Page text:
The Rhetoric of Fictionality: Narrative Theory and the Idea of Fiction

Overview


Narrative theory has always been centrally concerned with fiction, yet it has tended to treat fictions as if they were merely the framed or disowned equivalents of nonfictional narratives. A rhetorical perspective upon fictionality, however, sees it as a direct way of meaning and a distinct kind of communicative gesture. The Rhetoric of Fictionality: Narrative Theory and the Idea of Fiction by Richard Walsh argues the merit of such a perspective and demonstrates its radical ...
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Overview


Narrative theory has always been centrally concerned with fiction, yet it has tended to treat fictions as if they were merely the framed or disowned equivalents of nonfictional narratives. A rhetorical perspective upon fictionality, however, sees it as a direct way of meaning and a distinct kind of communicative gesture. The Rhetoric of Fictionality: Narrative Theory and the Idea of Fiction by Richard Walsh argues the merit of such a perspective and demonstrates its radical implications for narrative theory.
            A new conception of fictionality as a distinctive rhetorical resource, somewhat like the master-trope of fictional narrative, cuts across many of the core theoretical issues in the field. The model, set out in chapter one, is subsequently tested and elaborated in relation to currently prevalent assumptions about narrativity and mimesis; narrative structure; the narrator and transmission; voice and mediacy; narrative media and cognition; and creativity, reception, and involvement. Throughout, the theoretical analysis seeks to vindicate readers’ intuitions about fiction without merely restating them: the result is a forceful challenge to many of narrative theory’s orthodoxies.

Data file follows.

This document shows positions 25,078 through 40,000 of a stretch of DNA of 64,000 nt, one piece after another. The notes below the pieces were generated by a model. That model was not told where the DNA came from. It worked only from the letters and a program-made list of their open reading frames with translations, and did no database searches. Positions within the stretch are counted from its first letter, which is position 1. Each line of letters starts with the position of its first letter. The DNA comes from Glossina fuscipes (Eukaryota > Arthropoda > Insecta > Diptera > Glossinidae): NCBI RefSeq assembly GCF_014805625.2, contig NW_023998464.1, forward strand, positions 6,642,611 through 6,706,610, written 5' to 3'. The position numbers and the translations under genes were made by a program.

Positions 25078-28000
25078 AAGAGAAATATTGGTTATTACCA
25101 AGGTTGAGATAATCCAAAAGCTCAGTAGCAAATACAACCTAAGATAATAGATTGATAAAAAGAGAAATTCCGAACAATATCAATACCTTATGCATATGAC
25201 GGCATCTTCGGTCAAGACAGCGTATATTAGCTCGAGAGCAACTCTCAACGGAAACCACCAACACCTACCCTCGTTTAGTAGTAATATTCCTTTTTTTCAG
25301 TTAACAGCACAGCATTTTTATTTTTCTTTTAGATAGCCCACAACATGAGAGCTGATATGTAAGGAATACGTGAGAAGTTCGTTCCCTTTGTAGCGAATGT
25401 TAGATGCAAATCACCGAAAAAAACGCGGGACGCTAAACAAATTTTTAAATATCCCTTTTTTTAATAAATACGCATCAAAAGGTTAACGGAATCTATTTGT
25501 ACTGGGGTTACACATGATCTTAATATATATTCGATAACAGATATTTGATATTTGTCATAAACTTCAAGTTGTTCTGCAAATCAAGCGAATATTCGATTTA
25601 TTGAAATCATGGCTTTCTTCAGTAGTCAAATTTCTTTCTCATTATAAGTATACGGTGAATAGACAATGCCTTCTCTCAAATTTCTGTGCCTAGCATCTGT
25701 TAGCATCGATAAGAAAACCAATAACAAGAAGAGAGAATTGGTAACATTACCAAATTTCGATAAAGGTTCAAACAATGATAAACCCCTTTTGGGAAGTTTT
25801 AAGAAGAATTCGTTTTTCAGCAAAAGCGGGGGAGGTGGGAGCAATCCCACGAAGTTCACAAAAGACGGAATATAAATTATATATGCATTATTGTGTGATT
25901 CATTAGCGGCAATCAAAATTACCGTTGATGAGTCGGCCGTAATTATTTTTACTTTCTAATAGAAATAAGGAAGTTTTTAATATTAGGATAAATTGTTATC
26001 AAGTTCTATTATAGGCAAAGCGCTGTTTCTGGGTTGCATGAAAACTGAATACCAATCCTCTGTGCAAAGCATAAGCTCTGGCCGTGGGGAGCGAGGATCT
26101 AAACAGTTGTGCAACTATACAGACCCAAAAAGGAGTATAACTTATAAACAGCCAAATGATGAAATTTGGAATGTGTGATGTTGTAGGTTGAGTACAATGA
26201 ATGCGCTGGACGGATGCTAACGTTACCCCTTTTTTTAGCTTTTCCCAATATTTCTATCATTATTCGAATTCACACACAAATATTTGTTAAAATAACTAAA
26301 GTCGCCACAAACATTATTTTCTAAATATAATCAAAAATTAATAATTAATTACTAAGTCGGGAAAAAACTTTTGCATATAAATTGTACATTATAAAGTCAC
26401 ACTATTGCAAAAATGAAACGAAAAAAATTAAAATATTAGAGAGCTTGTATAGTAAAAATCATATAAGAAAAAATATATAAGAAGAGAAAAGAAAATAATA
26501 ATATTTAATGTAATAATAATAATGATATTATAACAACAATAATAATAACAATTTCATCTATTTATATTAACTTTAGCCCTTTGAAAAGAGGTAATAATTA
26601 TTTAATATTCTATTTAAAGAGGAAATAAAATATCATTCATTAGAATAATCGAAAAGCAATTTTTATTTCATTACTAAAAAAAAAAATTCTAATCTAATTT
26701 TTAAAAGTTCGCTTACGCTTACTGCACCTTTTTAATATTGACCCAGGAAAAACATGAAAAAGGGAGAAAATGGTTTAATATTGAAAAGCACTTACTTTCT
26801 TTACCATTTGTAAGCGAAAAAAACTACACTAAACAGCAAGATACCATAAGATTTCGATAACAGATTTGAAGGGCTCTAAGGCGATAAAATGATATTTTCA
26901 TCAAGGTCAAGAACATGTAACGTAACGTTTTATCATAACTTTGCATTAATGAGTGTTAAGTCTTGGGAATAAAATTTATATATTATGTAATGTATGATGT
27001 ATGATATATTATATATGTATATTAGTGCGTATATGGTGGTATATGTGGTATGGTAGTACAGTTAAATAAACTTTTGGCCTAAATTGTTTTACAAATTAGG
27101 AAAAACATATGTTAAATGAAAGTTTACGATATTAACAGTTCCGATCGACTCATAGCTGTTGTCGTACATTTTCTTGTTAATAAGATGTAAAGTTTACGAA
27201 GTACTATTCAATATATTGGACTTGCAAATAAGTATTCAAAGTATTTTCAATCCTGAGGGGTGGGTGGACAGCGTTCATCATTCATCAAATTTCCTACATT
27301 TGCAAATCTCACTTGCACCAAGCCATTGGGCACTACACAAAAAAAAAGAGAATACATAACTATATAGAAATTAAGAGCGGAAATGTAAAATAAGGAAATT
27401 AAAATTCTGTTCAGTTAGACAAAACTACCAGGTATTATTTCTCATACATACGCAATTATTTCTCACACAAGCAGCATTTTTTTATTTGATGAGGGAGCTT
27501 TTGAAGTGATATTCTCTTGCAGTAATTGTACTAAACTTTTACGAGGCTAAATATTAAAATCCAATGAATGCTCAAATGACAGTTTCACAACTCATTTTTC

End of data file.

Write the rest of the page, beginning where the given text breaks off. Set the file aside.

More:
The rhetorical model of fictionality advanced in this book offers up new areas of inquiry into the purchase of fictiveness itself upon questions of narrative interpretation. It urges a fundamental reconception of the apparatus of narrative theory by theorizing the conditions of significance that make fictions conceivable and worthwhile.
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Editorial Reviews

From the Publisher

“Richard Walsh is a skeptic and iconoclast, and the objects of his skepticism and iconoclasm include some of narrative theory’s key concepts. Brilliant in nearly every detail, The Rhetoric of Fictionality is valuable as much for its negative critique as for its constructive contribution. It seems likely to become one of the most influential books on narrative theory ever published.”
—Brian McHale, author of The Obligation toward the Difficult Whole: Postmodernist Long Poems
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Product Details

  • ISBN-13: 9780814210697
  • Publisher: Ohio State University Press
  • Publication date: 11/22/2007
  • Series: THEORY INTERPRETATION NARRATIV Series
  • Edition description: 1
  • Pages: 194
  • Product dimensions: 6.00 (w) x 9.00 (h) x 0.80 (d)

Meet the Author


Richard Walsh is senior lecturer in the Department of English and Related Literature at the University of York in the United Kingdom.
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